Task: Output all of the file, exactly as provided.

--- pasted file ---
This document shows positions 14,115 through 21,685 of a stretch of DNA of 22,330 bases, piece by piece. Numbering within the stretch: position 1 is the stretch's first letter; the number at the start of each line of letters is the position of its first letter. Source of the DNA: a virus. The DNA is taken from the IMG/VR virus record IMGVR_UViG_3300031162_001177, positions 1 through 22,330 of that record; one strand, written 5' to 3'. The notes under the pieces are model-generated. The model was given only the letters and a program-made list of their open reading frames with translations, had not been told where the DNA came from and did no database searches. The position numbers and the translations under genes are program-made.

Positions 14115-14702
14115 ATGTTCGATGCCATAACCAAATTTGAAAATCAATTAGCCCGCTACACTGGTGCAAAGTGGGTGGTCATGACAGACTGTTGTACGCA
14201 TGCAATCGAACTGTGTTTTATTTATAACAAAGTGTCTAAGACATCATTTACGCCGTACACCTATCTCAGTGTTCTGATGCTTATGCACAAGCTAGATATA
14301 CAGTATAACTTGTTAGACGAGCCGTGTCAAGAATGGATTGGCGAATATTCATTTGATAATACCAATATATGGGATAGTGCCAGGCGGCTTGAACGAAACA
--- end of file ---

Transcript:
This document shows positions 14,115 through 21,685 of a stretch of DNA of 22,330 bases, piece by piece. Numbering within the stretch: position 1 is the stretch's first letter; the number at the start of each line of letters is the position of its first letter. Source of the DNA: a virus. The DNA is taken from the IMG/VR virus record IMGVR_UViG_3300031162_001177, positions 1 through 22,330 of that record; one strand, written 5' to 3'. The notes under the pieces are model-generated. The model was given only the letters and a program-made list of their open reading frames with translations, had not been told where the DNA came from and did no database searches. The position numbers and the translations under genes are program-made.

Positions 14115-14702
14115 ATGTTCGATGCCATAACCAAATTTGAAAATCAATTAGCCCGCTACACTGGTGCAAAGTGGGTGGTCATGACAGACTGTTGTACGCA
14201 TGCAATCGAACTGTGTTTTATTTATAACAAAGTGTCTAAGACATCATTTACGCCGTACACCTATCTCAGTGTTCTGATGCTTATGCACAAGCTAGATATA
14301 CAGTATAACTTGTTAGACGAGCCGTGTCAAGAATGGATTGGCGAATATTCATTTGATAATACCAATATATGGGATAGTGCCAGGCGGCTTGAACGAAACA